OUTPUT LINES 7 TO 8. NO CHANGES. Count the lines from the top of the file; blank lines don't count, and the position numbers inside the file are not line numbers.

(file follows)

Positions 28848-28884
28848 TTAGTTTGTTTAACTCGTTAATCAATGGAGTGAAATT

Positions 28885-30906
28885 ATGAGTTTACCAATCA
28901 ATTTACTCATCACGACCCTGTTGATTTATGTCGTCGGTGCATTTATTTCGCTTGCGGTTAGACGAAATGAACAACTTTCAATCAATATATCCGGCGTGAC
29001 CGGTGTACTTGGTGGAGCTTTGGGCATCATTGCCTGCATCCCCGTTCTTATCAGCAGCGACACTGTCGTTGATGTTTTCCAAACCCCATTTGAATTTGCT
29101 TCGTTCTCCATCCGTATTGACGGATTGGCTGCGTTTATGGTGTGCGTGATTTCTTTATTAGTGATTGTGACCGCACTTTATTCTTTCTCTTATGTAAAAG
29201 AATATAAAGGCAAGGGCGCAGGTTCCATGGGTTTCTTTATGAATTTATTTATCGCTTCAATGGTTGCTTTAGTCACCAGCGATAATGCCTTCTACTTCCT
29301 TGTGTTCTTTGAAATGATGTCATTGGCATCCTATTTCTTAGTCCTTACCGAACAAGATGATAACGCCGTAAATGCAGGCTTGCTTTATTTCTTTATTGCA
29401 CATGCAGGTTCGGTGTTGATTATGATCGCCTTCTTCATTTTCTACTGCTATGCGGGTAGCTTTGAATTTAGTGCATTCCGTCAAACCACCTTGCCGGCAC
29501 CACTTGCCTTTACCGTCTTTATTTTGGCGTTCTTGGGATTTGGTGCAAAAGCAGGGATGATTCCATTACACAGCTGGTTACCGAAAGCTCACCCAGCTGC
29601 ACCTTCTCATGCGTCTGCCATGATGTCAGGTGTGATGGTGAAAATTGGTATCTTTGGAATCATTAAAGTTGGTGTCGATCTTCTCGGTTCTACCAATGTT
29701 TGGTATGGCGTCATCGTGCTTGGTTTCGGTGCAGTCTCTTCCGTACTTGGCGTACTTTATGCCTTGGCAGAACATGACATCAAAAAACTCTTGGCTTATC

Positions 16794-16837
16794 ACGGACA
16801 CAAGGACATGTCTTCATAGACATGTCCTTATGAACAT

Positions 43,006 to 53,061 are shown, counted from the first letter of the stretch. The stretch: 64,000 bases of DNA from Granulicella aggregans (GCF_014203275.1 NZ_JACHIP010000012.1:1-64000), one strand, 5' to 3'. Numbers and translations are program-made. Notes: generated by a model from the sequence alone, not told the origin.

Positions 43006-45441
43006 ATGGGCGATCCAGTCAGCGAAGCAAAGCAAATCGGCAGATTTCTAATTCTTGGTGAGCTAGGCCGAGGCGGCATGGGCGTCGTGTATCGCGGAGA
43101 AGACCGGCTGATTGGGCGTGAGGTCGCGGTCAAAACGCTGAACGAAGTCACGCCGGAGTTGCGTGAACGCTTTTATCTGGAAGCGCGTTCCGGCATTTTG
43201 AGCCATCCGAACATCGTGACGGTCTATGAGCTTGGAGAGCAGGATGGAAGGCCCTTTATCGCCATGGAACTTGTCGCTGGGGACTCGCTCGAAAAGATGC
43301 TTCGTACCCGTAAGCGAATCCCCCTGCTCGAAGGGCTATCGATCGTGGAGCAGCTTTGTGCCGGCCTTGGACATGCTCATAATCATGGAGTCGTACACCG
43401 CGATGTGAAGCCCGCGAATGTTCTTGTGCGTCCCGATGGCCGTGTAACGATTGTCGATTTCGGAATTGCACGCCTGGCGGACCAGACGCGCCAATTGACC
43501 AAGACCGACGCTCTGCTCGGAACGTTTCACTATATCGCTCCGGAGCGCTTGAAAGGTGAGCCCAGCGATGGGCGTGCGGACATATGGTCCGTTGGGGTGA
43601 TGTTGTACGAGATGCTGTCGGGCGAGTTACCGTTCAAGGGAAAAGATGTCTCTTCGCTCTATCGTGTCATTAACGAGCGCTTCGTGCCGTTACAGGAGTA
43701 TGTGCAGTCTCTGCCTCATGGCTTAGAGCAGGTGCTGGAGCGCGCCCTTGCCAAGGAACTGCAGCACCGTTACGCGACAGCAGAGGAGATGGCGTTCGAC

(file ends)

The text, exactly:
29101 TCGTTCTCCATCCGTATTGACGGATTGGCTGCGTTTATGGTGTGCGTGATTTCTTTATTAGTGATTGTGACCGCACTTTATTCTTTCTCTTATGTAAAAG
29201 AATATAAAGGCAAGGGCGCAGGTTCCATGGGTTTCTTTATGAATTTATTTATCGCTTCAATGGTTGCTTTAGTCACCAGCGATAATGCCTTCTACTTCCT